So just why do we love Ray Lewis? I think some of it is definitely the dominance on the field, the captivating dance, and the exhilarating speeches that could make any red-blooded human ready for war.

All of these certainly make Ray Lewis the fascinating figure he is, but I believe that in addition to these captivating aspects, we love him because we can relate to Ray Lewis off the field. Is he perfect? By no means. But, then again, neither are we. I’m not even saying he is the best role model. But, we live in an imperfect world in dire need of grace from above daily, and I think somewhere along the line of his storied career, Ray has begun to grasp that and live it out.

Unless he’s talking about being blessed and fortunate for the opportunity, his press conferences have shifted from being about #52 to being about his gratitude towards the fans, teammates, coaches, and the organization. Most importantly, he’s shifted his focus towards his family and being the father that he never really had to his sons. He speaks more of God and his goodness than the trials and adversity he’s been through. After the Ravens defeated the Colts in Lewis’ final game in Baltimore, he paraded around the field in a shirt with “Psalms 91” on the front, which points to God being our refuge and fortress in time of need.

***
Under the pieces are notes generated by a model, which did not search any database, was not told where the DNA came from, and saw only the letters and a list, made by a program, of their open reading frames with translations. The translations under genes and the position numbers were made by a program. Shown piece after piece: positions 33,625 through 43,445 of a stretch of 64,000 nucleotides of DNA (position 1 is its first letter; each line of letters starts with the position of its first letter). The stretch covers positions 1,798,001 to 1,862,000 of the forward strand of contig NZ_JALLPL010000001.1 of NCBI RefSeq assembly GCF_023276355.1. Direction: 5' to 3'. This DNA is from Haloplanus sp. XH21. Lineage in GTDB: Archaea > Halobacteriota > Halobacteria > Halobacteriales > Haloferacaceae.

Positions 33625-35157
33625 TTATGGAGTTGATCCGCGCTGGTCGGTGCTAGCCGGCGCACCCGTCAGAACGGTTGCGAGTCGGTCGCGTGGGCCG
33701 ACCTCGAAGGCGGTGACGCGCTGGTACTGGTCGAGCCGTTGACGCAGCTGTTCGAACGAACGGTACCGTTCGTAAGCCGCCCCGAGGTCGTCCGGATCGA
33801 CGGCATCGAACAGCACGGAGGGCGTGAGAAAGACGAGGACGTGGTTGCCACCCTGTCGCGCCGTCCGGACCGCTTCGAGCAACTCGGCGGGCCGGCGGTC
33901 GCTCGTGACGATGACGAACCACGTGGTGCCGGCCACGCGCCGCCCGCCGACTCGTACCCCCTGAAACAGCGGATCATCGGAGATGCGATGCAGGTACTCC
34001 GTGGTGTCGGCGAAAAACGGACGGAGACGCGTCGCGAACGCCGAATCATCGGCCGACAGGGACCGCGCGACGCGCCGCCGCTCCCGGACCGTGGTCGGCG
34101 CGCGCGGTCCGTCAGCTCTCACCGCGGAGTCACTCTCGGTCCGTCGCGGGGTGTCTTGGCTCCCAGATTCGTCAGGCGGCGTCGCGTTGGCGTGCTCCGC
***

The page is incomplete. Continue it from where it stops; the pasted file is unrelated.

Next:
And as we eagerly watch this last ride of #52 patrolling the middle of the field this postseason, we’re already rehearsing what we can tell our kids and grandkids about him. We can only hope that Ray Lewis III, who is now starting his career at the University of Miami, makes our memory of his father a bit clearer and continues to learn from his father’s mistakes, as he grows in wisdom and stature and in favor with God and man.